R: Mention the results achieved
Now that we’ve understood what Amazon star is, let’s delve into some of the most common behavioral interview questions at Amazon and how to answer them:
Amazon has a lot of customers and you'll most likely encounter a few who are stubborn. One of the guiding principles at Amazon is customer service, and it's therefore essential you demonstrate this skill if you want to get your foot in the door.
You've most likely encountered a stubborn customer in your past roles. Use these situations to explain how you dealt with the problem and how it all worked out in the end.
How to Answer
I had this one customer who believed I was telling a lie.
Unfortunately, there had been a delay in releasing his payment, and he thought he was being scammed. He had the right to be angry, so I knew I had to find a solution fast.
As we spoke, I had to give him my undivided attention, occasionally repeating what he was saying to make him understand I was following. I also asked questions when something was unclear.
I managed to get the customer paid while ensuring the company didn't suffer financially. I'm happy to report that he's still a loyal customer.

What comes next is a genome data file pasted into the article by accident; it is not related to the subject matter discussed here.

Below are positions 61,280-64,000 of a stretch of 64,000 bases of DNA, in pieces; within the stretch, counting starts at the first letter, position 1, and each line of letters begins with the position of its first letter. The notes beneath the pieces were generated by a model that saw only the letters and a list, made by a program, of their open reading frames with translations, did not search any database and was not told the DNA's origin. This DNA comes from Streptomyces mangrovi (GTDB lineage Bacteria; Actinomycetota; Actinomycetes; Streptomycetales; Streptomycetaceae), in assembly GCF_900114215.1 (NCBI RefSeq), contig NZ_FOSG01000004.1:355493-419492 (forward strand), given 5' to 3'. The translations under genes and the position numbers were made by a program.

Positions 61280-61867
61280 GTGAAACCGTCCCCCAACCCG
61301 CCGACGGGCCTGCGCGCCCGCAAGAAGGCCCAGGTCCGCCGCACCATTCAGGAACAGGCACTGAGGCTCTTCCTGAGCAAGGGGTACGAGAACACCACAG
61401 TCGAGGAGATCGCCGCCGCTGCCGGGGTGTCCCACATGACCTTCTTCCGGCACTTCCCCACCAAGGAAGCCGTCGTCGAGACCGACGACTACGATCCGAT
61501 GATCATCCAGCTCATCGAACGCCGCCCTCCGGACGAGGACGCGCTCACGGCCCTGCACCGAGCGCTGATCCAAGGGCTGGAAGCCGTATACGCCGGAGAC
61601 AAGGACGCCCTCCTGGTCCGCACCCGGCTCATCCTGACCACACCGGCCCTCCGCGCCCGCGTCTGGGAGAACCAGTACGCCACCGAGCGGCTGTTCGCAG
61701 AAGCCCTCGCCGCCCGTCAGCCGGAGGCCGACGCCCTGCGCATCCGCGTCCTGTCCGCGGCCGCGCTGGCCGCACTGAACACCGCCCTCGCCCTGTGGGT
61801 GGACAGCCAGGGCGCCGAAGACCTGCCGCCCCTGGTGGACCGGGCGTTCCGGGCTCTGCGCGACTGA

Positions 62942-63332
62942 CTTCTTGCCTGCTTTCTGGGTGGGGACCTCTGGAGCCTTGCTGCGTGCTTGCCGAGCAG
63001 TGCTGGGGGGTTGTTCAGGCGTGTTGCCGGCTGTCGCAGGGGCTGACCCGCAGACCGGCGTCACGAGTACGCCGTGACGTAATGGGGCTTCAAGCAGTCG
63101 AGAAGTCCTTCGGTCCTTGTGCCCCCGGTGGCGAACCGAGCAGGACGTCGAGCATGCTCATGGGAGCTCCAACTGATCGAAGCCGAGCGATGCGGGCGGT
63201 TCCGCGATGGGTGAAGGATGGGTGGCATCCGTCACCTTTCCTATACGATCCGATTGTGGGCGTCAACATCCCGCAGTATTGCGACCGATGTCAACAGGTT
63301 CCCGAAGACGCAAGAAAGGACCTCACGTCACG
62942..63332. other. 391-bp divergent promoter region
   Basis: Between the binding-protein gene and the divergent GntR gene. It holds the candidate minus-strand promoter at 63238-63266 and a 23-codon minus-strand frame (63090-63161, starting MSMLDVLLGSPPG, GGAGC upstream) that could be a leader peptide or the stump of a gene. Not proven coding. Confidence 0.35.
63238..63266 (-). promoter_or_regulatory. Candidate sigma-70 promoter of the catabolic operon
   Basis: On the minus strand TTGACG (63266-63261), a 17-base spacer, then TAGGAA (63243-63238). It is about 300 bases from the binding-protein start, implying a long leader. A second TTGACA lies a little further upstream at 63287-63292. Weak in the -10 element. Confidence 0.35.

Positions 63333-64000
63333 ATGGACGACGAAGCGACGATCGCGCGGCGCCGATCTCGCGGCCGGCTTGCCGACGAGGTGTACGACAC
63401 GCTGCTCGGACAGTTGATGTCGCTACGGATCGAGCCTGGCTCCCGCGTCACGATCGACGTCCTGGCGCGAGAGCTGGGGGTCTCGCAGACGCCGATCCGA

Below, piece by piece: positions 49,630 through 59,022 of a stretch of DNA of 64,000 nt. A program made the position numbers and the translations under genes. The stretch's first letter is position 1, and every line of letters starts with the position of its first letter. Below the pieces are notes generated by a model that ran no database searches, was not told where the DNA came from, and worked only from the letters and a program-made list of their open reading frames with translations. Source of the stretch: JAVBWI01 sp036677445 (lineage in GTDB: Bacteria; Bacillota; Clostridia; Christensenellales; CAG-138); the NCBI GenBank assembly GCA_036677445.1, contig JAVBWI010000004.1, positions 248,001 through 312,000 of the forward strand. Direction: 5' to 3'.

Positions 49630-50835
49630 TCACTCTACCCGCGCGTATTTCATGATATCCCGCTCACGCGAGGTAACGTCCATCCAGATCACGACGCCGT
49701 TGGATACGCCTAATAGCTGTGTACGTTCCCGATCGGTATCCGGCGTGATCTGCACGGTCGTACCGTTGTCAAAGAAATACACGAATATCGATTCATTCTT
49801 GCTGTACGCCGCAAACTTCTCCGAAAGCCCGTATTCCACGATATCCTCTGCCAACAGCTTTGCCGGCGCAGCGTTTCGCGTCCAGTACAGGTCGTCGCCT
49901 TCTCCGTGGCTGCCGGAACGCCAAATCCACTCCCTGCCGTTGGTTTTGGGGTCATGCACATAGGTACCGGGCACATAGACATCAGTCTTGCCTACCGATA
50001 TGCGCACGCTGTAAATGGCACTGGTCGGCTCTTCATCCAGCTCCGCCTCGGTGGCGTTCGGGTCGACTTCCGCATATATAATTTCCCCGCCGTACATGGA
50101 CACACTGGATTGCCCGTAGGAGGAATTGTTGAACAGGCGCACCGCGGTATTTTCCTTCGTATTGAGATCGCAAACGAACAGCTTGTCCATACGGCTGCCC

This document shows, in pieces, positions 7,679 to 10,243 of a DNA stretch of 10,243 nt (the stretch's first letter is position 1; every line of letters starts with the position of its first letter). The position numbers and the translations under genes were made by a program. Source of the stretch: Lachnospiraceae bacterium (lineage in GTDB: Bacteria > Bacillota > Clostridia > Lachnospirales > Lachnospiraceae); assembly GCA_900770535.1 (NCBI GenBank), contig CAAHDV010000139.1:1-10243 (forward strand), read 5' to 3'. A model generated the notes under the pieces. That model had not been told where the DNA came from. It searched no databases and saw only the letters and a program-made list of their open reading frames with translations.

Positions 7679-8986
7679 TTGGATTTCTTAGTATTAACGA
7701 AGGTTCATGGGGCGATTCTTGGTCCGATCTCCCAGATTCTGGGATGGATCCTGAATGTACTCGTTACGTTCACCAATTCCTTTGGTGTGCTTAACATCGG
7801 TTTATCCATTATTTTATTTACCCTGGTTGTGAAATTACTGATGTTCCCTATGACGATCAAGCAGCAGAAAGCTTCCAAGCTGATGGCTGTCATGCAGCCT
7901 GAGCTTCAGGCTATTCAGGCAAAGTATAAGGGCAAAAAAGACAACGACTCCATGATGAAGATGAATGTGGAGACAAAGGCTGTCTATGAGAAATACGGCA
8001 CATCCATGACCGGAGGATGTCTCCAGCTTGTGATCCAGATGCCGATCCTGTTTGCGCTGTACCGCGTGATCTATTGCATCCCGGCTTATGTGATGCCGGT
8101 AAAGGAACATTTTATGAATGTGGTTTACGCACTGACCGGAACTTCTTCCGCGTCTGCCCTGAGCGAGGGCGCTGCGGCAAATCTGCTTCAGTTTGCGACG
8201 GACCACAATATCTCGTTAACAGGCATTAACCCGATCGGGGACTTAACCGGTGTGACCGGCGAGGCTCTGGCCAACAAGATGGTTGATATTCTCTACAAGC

This question is aimed at testing your problem-solving skills. It's most likely you'll encounter situations that will require you to make decisions quickly. Focus on what you did to deal with a situation that required you to make quick decisions instead of blaming others for the outcome.
I was still a new hire when I was assigned to meet with one of the suppliers. My manager explained that we needed to hire a new supplier soon, and I knew what to look for.
The challenge was that the manager hadn't communicated about the budget. The manager was on leave at that time, so I reviewed the budget for the previous year. I then prepared an estimate with the information
I had obtained, and alas, I solved the problem in no time, and we had a new supplier.
Amazon believes in abiding by the 16 principles which you've looked at above. Before walking into the interview room, you should go through them and understand what each of them stands for. Be prepared because the interviews may take it a step further, and request you to recite all of them. You should also provide a comprehensive explanation of the principle that resonates with you.
The principle that resonates with me most is customer obsession. Without customers, there would be no business. My past roles have sharpened me to understand how to deal with customers. I also understand that customers' interests should be at the center, especially here at Amazon. I understand fully that a customer can either make or break an organization.
The question tests how adaptable you are and how well you deal with stressful situations. You can encounter the question when having an Amazon virtual interview